The police in Pakistan does everything except what it is meant to do: enforce the rule of law and prevent crime. In fact, having excelled as spoilers of the citizen’s peace, the force is used to carry out illegal jobs of the politicians and those who matter in the power circles. In a study carried out by the Democratic Commission for Human Development (DCHD) in three districts of Punjab, Faisalabad, Multan and Rahimyar Khan, a not unusual but persistent picture of the police culture has emerged. Bribes, torture, extra-judicial killings, manhandling at the time of arrest, resistance to lodge a First Information Report (FIR), misbehaviour with women, altering investigation processes without informing the complainant are excessively rampant. Combined, this is what makes up the popular misnomer: ‘Thana culture’, something the Chief Minister Punjab Shahbaz Sharif had vowed to dispense with. However, the rise of police encounters in recent years in Punjab certainly builds the case for a broken promise. The underlying theme of the report by DCHD is the third degree torture applied by the police that even makes innocent people confess to crimes they had never committed. Suspects are tortured to either protect the actual criminal or to get away with avoiding arduous investigative processes by cutting them short at the initial stage. People usually avoid going to the police, fearing that it will make things worse for them. Theoretically, in the case of a crime, the police is considered the first step towards the ends of justice. The prevalence of murders for personal revenge, acid-throwing incidents, abusive traditional punishments by panchayats (traditional courts), and the recent phenomenon of setting up of Taliban courts in Karachi are the results of a parallel justice system operating in society. The criminals have become fearless, making their own rules and dividing turf conveniently among different groups in, for example, Karachi, where they are busy killing people for extortion money and other reasons. According to one report presented in the Supreme Court, nearly 400 police officers are running crime rings in Karachi. The question arises that if the police is not doing what it is supposed to do, what then is it doing? Used for personal and political purposes by the higher ups, no attention is paid to its capacity building and neither is there any effective system within the police to convict officers complicit in crime or involved in abusing the law. This is where the rub lies. The only way to remove this anomaly is to ensure mechanisms to hold the police accountable for its misdeeds.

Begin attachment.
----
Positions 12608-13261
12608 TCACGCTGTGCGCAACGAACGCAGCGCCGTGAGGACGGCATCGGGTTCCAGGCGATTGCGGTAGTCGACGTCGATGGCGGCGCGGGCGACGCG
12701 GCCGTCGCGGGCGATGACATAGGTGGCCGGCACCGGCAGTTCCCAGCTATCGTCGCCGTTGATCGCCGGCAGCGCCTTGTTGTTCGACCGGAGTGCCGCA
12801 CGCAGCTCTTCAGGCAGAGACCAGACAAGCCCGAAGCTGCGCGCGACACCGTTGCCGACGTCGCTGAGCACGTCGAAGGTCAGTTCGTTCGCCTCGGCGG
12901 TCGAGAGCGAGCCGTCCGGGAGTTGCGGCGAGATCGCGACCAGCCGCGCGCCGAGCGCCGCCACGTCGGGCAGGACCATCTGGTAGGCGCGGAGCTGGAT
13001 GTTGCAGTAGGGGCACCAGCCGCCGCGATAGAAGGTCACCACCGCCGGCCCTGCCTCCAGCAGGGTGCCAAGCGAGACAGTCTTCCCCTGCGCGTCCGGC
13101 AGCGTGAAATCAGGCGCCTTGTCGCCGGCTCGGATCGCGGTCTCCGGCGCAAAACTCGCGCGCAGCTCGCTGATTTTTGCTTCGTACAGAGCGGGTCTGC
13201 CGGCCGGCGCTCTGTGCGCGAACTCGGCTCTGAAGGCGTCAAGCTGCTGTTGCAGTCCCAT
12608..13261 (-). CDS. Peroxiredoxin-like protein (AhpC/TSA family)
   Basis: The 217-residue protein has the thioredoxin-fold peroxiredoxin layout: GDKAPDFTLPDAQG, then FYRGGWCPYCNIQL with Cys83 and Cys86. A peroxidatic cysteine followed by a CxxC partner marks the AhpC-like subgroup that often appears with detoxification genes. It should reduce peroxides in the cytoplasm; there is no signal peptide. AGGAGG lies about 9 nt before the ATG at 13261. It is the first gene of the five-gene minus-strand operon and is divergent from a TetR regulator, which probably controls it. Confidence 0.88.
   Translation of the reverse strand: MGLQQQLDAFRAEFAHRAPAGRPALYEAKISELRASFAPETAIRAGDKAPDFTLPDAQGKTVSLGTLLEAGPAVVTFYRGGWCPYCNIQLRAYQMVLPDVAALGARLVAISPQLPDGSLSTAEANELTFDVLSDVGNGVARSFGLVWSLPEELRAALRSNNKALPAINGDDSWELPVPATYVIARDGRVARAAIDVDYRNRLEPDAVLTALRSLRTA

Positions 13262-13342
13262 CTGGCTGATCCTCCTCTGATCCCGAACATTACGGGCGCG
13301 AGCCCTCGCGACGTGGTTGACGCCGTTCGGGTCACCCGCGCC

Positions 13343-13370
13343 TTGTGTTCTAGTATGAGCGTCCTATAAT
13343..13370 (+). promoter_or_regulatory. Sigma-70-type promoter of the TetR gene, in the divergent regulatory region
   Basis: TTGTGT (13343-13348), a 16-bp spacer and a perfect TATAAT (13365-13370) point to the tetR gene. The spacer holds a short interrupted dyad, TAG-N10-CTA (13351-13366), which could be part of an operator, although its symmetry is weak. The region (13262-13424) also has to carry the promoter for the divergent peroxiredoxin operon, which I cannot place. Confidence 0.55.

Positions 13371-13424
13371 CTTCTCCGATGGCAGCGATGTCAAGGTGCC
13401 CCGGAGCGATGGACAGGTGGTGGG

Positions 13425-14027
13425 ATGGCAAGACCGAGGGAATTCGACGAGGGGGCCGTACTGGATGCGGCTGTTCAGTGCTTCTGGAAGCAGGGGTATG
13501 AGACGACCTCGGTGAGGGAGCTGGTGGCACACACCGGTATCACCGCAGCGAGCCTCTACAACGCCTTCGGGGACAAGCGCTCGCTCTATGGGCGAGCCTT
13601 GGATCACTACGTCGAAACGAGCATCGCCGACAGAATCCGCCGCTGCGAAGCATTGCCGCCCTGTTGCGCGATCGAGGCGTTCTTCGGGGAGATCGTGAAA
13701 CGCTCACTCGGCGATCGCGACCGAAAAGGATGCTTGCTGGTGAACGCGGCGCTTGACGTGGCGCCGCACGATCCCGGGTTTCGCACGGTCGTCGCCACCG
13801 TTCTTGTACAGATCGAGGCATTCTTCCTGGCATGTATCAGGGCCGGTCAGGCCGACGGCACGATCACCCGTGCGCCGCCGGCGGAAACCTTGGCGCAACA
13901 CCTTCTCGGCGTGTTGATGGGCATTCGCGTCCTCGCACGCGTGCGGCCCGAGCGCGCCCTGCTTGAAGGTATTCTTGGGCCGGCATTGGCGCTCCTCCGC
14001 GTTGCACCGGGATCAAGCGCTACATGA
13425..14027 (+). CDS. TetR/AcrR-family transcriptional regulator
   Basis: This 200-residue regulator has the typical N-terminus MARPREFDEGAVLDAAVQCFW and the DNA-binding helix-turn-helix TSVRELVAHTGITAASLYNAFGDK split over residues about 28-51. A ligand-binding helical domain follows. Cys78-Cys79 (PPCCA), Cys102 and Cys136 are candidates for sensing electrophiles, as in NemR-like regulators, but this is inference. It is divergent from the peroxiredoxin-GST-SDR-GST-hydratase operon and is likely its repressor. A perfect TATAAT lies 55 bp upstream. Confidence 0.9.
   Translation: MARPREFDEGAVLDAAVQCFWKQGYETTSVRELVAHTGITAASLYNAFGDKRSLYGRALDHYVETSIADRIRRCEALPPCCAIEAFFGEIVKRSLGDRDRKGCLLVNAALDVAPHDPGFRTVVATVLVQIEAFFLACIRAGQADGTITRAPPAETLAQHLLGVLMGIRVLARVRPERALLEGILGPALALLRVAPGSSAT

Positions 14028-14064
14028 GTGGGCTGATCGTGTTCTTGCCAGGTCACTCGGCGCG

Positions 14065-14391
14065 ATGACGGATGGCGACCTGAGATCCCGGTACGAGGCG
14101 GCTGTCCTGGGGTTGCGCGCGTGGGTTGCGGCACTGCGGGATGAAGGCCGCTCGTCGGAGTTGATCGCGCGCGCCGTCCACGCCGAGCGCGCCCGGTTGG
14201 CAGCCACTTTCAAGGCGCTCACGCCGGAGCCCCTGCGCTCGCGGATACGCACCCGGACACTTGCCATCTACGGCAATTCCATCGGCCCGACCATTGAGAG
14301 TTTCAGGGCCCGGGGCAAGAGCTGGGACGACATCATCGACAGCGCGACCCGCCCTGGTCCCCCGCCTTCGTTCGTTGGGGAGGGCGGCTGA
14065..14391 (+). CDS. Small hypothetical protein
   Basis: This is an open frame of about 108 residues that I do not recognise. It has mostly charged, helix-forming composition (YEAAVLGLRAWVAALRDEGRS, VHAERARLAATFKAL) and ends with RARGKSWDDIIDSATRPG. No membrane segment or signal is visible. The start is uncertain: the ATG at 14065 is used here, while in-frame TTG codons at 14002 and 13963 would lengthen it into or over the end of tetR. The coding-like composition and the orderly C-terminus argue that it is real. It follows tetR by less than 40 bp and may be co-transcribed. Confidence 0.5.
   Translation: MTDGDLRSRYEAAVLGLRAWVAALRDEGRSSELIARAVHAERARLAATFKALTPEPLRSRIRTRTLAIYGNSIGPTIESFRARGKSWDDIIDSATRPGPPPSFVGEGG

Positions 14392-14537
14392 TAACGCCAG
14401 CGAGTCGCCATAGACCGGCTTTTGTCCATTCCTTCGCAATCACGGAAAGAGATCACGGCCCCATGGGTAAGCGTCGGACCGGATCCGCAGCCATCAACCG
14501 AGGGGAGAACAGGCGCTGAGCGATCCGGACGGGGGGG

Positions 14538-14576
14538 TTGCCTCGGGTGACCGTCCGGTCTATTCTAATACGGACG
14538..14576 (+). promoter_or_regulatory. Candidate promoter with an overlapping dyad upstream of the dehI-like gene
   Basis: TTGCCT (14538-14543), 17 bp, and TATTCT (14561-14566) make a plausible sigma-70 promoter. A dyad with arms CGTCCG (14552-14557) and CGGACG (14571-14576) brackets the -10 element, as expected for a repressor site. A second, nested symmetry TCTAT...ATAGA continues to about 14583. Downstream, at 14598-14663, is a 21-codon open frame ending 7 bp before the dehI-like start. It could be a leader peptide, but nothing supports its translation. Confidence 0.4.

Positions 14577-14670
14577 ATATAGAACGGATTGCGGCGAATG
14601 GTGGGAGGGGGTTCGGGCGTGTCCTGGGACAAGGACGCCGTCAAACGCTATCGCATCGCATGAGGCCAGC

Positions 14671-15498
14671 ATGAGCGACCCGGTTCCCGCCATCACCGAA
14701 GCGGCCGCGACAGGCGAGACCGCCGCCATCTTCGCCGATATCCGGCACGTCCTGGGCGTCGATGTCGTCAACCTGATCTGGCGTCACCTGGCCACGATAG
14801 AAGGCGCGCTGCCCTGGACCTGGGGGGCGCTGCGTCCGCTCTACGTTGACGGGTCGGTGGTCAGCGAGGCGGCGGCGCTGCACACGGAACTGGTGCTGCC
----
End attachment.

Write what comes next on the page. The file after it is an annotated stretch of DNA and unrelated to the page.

President Zardari: Demands for Karachi’s handover to army unjustified

President Asif Ali Zardari said in unequivocal terms on Thursday that there was no justification for calling the army out in Karachi in the presence of elected governments at the Centre and in the provinces. The president expressed these views during a meeting with Sindh Chief Minister Qaim Ali Shah at the Bilawal House here. The law and order situation in Karachi in particular and in Sindh in general came under discussion. Zardari said the Sindh government should make an example of criminals and no slackness would be tolerated in protection of life and property of the masses.Sources said the president grilled the chief minister over the Karachi situation and the failure to provide timely relief to flood victims in the interior Sindh. Shah briefed the president on the steps taken to improve the law and order situation in Karachi and provision of relief to flood victims; however, the president said it was not enough. Zardari asked the chief minister to give a free hand to the police and other law enforcers to eliminate the criminals from all parts of Karachi without succumbing to political affiliations. The president also directed practical steps for provision of relief to flood victims.

President Zardari to be in politics after vacating presidency